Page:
Statement on Steven Thrasher’s Commencement Address

The AAUP is not solely a faculty organization. It exists to protect the speech of all members of the academic community, and it must speak in defense of student voices, who are among the most vulnerable, and often the most subject to censure from university administrators.

We have chosen to issue a statement about NYU’s graduate commencement ceremony this year because it was marked by an egregious abridgment of student speech rights.

Steven Thrasher, the newly minted Ph.D. who was chosen to deliver the commencement address, included some rousing comments in his speech at the ceremony. They were directed against “racism and Islamophobia and anti-Semitism and injustice and attacks on women and attacks on abortion rights in Tel Aviv, in Shanghai, in Abu Dhabi, in New York City, Atlanta, Washington.” He also referred to Donald Trump as a “fascist’ for his anti-immigrant policies. His comments might be considered standard fare at one of the country’s most liberal universities, and indeed these words, and others praising the work of Students for Justice in Palestine, Jewish Voice for Peace, and other pro-BDS voices on campus, were applauded by many in the audience and on the podium.

In the days following the speech, President Hamilton and Dean Harper issued sweeping condemnations of Thrasher’s comments, singling out his mention of the pro-BDS groups, and his calling out of Israeli’s “apartheid” policies. President Hamilton took the opportunity, once again, to declare his opposition to the BDS movement. There was no mention of Thrasher’s remarks about racism, anti-Semitism, and Islamophobia, nor did his inflammatory description of Donald Trump seem to cause any offence. All that seemed to matter is that an NYU student had publicly criticized Israel.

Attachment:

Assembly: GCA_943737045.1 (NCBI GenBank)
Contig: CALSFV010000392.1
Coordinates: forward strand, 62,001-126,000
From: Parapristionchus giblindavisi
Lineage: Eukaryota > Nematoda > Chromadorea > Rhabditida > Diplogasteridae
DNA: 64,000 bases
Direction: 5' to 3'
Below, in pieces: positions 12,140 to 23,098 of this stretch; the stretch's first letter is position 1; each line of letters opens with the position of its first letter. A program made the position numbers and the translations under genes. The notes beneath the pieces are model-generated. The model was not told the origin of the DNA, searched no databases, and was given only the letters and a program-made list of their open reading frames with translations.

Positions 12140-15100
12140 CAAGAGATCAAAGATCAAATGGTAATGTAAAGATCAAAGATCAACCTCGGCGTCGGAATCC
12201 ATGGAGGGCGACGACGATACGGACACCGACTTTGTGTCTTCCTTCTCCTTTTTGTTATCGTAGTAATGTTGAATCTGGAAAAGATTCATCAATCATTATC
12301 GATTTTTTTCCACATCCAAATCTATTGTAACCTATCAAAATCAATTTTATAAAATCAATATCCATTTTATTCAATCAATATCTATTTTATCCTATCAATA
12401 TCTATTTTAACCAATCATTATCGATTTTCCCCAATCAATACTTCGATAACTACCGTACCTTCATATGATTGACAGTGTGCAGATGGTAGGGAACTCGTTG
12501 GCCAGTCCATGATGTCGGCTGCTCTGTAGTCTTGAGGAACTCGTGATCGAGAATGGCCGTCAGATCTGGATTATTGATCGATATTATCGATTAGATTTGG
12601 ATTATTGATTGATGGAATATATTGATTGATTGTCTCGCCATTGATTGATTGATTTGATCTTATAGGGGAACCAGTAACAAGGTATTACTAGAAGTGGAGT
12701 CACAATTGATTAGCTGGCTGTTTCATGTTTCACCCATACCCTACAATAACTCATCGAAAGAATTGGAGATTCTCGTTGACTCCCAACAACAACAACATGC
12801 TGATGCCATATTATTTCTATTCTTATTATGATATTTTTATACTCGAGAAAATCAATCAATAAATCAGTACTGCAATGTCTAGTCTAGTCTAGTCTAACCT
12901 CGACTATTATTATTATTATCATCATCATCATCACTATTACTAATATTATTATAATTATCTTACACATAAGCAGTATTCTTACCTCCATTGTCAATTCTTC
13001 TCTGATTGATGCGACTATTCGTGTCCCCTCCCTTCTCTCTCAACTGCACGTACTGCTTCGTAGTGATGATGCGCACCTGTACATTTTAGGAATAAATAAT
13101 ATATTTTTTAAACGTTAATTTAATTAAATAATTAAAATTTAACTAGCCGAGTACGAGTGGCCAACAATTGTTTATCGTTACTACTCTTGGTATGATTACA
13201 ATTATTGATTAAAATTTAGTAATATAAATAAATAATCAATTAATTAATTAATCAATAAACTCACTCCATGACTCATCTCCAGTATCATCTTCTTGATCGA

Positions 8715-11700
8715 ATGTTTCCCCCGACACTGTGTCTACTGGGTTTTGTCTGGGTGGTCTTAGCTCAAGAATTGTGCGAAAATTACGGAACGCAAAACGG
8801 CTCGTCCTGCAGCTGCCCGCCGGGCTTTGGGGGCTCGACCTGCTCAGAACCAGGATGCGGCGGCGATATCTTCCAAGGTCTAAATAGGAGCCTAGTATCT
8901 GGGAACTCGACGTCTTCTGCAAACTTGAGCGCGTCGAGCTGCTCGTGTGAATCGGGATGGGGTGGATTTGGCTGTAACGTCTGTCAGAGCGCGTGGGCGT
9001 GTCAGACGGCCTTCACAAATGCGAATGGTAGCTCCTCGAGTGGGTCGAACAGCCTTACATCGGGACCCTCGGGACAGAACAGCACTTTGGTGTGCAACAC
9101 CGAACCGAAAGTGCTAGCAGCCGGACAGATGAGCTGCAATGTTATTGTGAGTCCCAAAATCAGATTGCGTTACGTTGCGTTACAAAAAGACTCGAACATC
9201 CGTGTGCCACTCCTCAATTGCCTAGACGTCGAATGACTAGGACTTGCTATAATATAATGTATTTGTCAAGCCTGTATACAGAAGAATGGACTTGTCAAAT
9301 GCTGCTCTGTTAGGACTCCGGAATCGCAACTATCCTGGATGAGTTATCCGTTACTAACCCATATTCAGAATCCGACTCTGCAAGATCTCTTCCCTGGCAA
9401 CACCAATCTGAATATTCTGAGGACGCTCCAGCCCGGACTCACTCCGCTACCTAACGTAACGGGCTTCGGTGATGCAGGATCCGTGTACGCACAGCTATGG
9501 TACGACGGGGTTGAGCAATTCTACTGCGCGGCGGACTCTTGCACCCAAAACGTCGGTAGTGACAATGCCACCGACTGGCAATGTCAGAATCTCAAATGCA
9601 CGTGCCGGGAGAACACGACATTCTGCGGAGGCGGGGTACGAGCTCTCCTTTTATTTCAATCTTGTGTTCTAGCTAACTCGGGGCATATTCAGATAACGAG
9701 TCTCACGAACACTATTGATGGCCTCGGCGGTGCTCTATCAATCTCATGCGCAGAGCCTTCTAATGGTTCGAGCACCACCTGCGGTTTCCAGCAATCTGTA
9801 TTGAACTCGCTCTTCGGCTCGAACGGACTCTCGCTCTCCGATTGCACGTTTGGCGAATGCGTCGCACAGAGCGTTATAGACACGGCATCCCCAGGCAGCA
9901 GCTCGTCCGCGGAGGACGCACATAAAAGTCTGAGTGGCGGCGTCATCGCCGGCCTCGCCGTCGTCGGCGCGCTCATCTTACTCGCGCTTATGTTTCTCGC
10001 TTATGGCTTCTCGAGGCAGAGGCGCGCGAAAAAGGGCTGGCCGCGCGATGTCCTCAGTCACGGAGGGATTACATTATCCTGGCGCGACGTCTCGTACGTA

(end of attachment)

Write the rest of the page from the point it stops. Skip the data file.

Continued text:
We believe that any official rebuke of speech on campus is a grave threat to fundamental tenets of academic freedom, and that the injury is compounded when certain kinds of speech are targeted as inadmissible. Every member of the academic community is bound to respect the right of others to express the full range of opinion, and any effort to pick and choose what is deemed unacceptable should have no place at NYU.

Like many of our colleagues, we were also shocked to learn that the NYU administration insists on prior review of commencement speeches. This practice seems to run counter to the collegial spirit of open inquiry and expression, and there is no reason why commencement addresses should be considered a “special” category of speech that requires prior vetting. It is chilling to imagine that future speakers might resort to self-censorship if they anticipate that their speeches will not pass muster among administrators.

We believe that Steven Thrasher is owed an apology, and that President Hamilton and Dean Harper should take the occasion to assure members of the community that campus speech of all kinds is fully protected at NYU and should never be subject to denunciation by those with the power to retaliate and penalize.

We also believe it is time to retire the punitive tone exhibited by recent statements from the administration regarding campus speech about Middle Eastern affairs. It is widely known and documented that faculty and students who speak out about Palestinian rights routinely receive hate mail and threats (and sometimes, as in the case of SJP-NYU, these are death threats), and they are often targeted by coordinated efforts to destroy their employment status and careers. They have been selected out by this administration for harsh disapproval, and branded as “divisive” or “deplorable.” Instead, they should be defended.

For more than a hundred years, the AAUP has been dedicated to showing that official interdiction of academic speech is damaging to the academic enterprise. We are alarmed by the treatment of Steven Thrasher as it so clearly violates the long-held principles of the organization we represent on campus.

The Executive Committee of the NYU Chapter of the AAUP

   Marie Monaco, President

   Jim Uleman, Vice-president

   Molly Nolan, Secretary

   Anna McCarthy, Treasurer

   Paula Chakravartty, Member-at-large

   Rebecca Karl, Member-at-large

   Vincent Renzi, Member-at-large

   Andrew Ross, Immediate past president